Of course, there will always be flare ups of anti-American sentiment, even sentiment directed against the native leaders we prop up who can be expected to do our bidding. For instance, Diem in South Vietnam. He may not have had the popular support of the people, but he had the support of the right people, businessmen and the Catholic Church. Well, what do you do when Buddhist monks start burning themselves in public? Ignore the sentiment and change your leaders! (Image of Vietnam, monk protesting, circa 1966)
I’ll leave it to Sen. Beveridge to put in a nutshell what we must keep in mind as the days ahead challenge us. Although he was speaking back in the time of Teddy Roosevelt’s charge up San Juan Hill, words from a good Protestant brother are as good today as they were then: “…we are a conquering race…we must obey our blood and occupy new markets, and, if necessary, new lands…Fate has written our policy for us; the trade of the world must and shall be ours…American law, American order, American civilization, and the American flag will plant themselves on shores hitherto bloody and benighted, but by those agencies of God henceforth to be made beautiful and bright.” Well, folks, as I sadly leave the Oval Office, keep up the shopping. Note: quotation from Leon Wolff, Little Brown Brother: How the United States Purchased and Pacified the Philippine Islands at the Century’s Turn (NY: History Book Club, 2006; orig. pub. 1961), p. 63.

Event Announcement

Fashion Runway Event and Exhibition

A fashion runway event to commemorate the George W. Bush presidential legacy: the end of United States participation in treaties and laws governing habeas corpus, detention, and torture; the exploitation of inhumane interrogation and treatment, even death, to prisoners held without due process of law; and the establishment of penal institutions and secret prison sites for these purposes by the United States.

Artists Christopher Ambridge, Philippe Barnoud, Doug Beube, Max Davidson, Chanel Eddines, David Faulk, Michael Johnstone, Peter Max Lawrence, Doug Minkler, Rat Company, Nicole Repack, Ethan Shoshan, Acrylic Waxx, Max Yawney.  Sound composition by Patrick Todd.  Performance by emcee David Duckworth with Max Davidson.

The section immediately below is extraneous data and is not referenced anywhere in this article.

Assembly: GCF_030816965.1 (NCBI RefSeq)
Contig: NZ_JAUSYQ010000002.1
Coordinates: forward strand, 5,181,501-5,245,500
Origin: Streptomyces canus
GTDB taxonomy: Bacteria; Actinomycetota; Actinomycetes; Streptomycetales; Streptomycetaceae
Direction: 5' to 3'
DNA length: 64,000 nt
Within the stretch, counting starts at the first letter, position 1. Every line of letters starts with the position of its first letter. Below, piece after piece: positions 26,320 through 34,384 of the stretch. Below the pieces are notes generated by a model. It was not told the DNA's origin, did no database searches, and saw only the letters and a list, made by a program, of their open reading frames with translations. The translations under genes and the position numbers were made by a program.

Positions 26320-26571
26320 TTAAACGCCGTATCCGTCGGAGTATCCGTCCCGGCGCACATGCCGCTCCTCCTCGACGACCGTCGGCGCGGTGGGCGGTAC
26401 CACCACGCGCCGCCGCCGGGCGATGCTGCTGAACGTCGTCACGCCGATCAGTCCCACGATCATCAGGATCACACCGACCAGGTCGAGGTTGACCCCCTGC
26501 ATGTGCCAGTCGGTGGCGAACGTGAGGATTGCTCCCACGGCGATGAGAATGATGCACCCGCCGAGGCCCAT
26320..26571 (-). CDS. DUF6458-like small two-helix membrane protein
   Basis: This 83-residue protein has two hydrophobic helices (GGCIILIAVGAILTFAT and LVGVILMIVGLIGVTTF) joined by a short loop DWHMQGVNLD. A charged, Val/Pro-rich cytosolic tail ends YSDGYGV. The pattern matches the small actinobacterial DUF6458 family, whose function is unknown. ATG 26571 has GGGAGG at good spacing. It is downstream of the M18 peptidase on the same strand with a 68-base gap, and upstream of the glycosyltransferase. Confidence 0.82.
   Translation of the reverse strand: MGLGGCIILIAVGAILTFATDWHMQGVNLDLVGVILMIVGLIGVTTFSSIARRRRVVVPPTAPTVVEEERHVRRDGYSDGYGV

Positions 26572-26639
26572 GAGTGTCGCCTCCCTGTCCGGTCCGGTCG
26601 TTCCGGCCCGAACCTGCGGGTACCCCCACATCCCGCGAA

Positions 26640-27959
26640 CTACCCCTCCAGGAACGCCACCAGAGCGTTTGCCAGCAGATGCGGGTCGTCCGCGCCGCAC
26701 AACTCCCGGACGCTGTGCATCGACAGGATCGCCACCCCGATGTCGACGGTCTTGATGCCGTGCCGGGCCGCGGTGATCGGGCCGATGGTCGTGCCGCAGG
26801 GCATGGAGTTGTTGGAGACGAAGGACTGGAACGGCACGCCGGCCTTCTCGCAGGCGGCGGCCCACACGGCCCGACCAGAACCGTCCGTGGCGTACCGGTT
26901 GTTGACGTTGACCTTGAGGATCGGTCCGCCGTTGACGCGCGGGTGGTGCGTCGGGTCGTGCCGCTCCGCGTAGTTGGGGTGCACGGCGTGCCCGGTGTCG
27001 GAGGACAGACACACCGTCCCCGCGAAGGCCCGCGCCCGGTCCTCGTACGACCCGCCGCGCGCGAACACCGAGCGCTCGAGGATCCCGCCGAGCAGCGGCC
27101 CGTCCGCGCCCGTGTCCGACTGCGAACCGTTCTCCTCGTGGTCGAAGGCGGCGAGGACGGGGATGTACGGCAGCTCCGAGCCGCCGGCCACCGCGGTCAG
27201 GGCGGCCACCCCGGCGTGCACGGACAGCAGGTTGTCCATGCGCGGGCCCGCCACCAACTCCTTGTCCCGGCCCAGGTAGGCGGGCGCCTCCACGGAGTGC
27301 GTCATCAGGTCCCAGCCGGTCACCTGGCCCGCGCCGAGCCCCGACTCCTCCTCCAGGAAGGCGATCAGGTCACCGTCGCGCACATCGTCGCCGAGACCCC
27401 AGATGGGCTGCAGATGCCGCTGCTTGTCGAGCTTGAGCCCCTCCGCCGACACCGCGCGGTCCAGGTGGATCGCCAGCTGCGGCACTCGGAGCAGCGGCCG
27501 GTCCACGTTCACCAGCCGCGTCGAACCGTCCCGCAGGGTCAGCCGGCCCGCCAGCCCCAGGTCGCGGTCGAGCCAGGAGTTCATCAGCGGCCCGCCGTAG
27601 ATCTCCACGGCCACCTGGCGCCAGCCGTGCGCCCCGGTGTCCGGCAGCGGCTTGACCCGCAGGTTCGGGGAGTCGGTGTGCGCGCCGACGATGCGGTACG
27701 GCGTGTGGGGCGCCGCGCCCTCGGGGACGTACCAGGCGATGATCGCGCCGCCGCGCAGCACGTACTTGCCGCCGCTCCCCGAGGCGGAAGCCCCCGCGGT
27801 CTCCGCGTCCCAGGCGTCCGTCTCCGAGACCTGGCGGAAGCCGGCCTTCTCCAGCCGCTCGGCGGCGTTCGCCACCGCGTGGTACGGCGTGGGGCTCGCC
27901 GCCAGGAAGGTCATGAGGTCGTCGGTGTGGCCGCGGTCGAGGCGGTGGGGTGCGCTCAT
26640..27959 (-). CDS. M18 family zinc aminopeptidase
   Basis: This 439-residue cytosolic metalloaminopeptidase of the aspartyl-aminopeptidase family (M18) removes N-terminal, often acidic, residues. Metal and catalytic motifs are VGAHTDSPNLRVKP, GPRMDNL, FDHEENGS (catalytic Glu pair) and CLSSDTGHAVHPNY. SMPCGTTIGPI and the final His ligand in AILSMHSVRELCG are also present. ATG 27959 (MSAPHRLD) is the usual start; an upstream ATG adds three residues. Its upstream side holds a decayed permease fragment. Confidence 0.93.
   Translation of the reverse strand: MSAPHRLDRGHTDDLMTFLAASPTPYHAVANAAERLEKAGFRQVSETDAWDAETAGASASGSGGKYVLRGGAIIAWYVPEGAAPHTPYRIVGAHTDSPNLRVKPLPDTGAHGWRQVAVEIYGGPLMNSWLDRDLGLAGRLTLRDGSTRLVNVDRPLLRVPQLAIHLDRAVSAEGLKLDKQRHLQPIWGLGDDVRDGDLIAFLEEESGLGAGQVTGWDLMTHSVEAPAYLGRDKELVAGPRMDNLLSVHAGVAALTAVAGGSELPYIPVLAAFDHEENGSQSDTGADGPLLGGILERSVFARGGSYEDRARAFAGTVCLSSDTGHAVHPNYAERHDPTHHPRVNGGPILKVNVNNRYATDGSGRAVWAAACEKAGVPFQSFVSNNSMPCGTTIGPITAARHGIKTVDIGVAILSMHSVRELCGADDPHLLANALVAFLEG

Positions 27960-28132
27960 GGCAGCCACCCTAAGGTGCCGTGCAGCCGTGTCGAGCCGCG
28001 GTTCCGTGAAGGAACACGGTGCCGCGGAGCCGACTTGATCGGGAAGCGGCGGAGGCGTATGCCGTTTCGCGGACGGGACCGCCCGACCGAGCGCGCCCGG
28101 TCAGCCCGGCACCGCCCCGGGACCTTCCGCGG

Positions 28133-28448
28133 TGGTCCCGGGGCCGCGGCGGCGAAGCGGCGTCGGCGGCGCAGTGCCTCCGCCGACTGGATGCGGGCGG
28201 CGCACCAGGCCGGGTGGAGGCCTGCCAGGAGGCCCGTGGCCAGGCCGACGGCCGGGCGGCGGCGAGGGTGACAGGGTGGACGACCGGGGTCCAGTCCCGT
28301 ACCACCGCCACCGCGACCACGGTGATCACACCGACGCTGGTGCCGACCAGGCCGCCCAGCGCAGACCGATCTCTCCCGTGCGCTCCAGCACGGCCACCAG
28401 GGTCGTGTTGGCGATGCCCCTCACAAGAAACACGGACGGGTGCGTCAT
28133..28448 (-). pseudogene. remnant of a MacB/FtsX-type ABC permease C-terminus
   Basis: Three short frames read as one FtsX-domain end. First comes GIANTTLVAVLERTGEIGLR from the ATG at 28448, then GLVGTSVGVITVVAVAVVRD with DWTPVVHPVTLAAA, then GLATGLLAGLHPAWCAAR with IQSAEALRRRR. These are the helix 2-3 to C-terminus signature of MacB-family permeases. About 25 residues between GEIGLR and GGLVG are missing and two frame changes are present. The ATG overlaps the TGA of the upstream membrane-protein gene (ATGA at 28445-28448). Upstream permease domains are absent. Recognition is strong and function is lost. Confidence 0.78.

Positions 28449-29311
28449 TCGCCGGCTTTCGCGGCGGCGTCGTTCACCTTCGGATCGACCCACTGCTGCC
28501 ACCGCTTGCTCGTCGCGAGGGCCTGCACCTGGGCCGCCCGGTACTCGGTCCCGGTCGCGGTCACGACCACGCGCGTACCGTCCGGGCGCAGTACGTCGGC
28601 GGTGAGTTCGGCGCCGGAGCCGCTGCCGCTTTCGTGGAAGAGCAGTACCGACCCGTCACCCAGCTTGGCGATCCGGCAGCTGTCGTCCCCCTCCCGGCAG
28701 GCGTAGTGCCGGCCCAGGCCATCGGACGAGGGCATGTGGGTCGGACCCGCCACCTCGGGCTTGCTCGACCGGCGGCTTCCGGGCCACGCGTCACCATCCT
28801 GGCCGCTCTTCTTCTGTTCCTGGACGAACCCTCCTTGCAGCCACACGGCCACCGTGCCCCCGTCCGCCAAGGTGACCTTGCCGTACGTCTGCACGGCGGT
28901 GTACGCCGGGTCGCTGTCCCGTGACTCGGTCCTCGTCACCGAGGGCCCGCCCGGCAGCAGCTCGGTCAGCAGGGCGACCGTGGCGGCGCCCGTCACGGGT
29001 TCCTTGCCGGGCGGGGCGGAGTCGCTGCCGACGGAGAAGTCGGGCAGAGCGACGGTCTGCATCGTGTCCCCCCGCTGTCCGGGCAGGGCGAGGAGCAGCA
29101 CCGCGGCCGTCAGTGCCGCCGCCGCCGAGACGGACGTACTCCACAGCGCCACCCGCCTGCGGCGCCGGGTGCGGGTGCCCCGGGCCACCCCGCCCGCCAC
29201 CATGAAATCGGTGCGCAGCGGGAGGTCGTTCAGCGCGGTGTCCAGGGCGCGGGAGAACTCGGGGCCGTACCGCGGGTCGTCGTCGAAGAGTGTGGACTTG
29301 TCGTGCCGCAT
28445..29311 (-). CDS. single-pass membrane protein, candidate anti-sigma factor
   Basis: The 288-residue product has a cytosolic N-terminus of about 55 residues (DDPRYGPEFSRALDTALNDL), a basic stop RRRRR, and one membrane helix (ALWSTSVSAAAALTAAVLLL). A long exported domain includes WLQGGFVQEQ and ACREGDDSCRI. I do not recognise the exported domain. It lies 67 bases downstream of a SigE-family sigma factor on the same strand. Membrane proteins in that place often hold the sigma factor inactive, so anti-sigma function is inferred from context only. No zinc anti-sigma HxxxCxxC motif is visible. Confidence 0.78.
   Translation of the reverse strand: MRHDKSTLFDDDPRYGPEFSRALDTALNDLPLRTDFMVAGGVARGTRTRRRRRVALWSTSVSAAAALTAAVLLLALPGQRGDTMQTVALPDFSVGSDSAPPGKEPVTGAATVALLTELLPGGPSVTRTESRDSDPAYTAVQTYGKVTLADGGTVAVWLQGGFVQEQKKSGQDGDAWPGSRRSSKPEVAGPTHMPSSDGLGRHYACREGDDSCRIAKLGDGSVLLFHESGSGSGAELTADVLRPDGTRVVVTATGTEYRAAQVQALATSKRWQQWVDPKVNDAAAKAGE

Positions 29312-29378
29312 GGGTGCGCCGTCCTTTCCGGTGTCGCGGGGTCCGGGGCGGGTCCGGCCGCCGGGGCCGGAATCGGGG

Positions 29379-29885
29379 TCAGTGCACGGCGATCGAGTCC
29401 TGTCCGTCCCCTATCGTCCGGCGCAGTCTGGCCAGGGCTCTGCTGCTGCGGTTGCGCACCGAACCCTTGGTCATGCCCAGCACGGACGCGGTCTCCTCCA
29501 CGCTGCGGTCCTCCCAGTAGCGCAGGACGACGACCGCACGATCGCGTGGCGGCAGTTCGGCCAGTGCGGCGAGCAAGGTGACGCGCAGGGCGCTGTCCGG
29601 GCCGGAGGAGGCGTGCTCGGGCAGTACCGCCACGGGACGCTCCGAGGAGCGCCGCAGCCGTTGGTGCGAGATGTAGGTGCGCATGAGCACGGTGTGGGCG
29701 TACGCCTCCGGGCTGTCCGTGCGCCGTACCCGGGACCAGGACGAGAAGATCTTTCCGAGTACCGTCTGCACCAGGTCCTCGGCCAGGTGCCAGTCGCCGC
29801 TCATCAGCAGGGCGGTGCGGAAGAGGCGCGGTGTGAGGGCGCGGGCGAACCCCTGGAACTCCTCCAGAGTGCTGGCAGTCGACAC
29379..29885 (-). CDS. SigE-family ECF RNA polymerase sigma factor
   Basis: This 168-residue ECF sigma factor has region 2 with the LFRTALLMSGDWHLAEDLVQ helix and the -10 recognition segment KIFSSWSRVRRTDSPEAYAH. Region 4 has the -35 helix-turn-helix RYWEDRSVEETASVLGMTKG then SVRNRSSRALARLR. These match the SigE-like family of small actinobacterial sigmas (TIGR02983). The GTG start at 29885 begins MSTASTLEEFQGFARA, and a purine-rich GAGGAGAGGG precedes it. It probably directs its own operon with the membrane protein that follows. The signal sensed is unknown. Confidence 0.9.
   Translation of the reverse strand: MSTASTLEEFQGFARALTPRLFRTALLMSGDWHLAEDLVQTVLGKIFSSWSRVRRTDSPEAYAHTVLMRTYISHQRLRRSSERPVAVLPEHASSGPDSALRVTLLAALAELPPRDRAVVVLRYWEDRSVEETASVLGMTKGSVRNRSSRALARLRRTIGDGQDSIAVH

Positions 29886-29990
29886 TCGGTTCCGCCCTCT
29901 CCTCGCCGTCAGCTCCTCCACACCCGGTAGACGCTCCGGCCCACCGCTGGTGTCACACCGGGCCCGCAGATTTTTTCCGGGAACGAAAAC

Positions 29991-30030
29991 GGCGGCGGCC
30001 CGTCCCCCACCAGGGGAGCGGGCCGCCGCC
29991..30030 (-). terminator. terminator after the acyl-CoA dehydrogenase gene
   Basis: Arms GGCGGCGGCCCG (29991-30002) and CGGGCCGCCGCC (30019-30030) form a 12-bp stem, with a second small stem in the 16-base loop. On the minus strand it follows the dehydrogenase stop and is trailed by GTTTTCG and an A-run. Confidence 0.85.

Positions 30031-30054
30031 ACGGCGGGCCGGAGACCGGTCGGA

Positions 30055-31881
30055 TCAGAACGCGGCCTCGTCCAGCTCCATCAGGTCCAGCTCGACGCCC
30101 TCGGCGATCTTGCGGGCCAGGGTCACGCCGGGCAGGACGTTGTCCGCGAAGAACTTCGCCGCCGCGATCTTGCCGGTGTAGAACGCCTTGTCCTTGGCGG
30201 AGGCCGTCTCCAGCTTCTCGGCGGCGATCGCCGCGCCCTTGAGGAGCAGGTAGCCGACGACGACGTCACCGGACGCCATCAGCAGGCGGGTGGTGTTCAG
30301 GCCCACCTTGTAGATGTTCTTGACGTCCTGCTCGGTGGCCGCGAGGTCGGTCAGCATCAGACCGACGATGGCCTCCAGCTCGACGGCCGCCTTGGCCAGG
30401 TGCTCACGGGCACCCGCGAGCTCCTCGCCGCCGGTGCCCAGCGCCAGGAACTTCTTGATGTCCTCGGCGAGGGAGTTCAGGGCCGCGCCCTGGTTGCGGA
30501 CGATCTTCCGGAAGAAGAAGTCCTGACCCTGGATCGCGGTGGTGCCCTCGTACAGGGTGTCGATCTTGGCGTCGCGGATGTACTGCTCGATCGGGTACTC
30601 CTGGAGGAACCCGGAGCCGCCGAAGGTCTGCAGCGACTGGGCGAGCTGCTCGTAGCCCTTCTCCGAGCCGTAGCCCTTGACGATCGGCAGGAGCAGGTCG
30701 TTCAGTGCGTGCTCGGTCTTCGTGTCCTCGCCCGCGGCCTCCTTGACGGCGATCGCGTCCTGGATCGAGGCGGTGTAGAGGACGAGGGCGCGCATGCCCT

Event to be held at Bluedahlias Gallery and Studios, San Francisco, in the Sears Building, 3435 Cesar Chavez (Army), between Mission and Valencia, on Saturday, January 17, 2009, from 2:00 to 7:00 p.m.  Live performance begins at 3:00 p.m.  Exhibition on view, Saturdays and Sundays, 11:00 a.m. to 5:00 p.m., January 17 through March 1st.

This performance was built upon the examples of earlier artists addressing and protesting the unconscionable silence of the majority of Americans during times when war or other major concerns dominated the American psyche. From 1969 to 1972, Martha Rosler created photo montages for rallies and protests which visually brought the war into the American living room. This work has been an influential agent on the choices I make as an artist. You can read about this series of graphics here: Alina Cohen, “Martha Rosler’s Powerful Collages Are a Wake-Up Call to America,” Artsy, June 28, 2018; Hunter Reynolds brought AIDS to the attention of the art world and beyond through performative work. Patina du Prey’s Memorial Dress (1993) is an example show here.

Postcard. Hunter Reynolds “Patina du Prey’s Memorial Dress” 1993. Painted with 25,000 names of men, women and children who have died of AIDS. Photograph by Maxine Henryson copyright 1993. Fivefinger & Co. Collection of the author.

The AIDS Memorial Quilt, which I had traveled from New York to Washington, D.C. to view, was also an important influence on my creative direction. You can read about the history of the quilt here: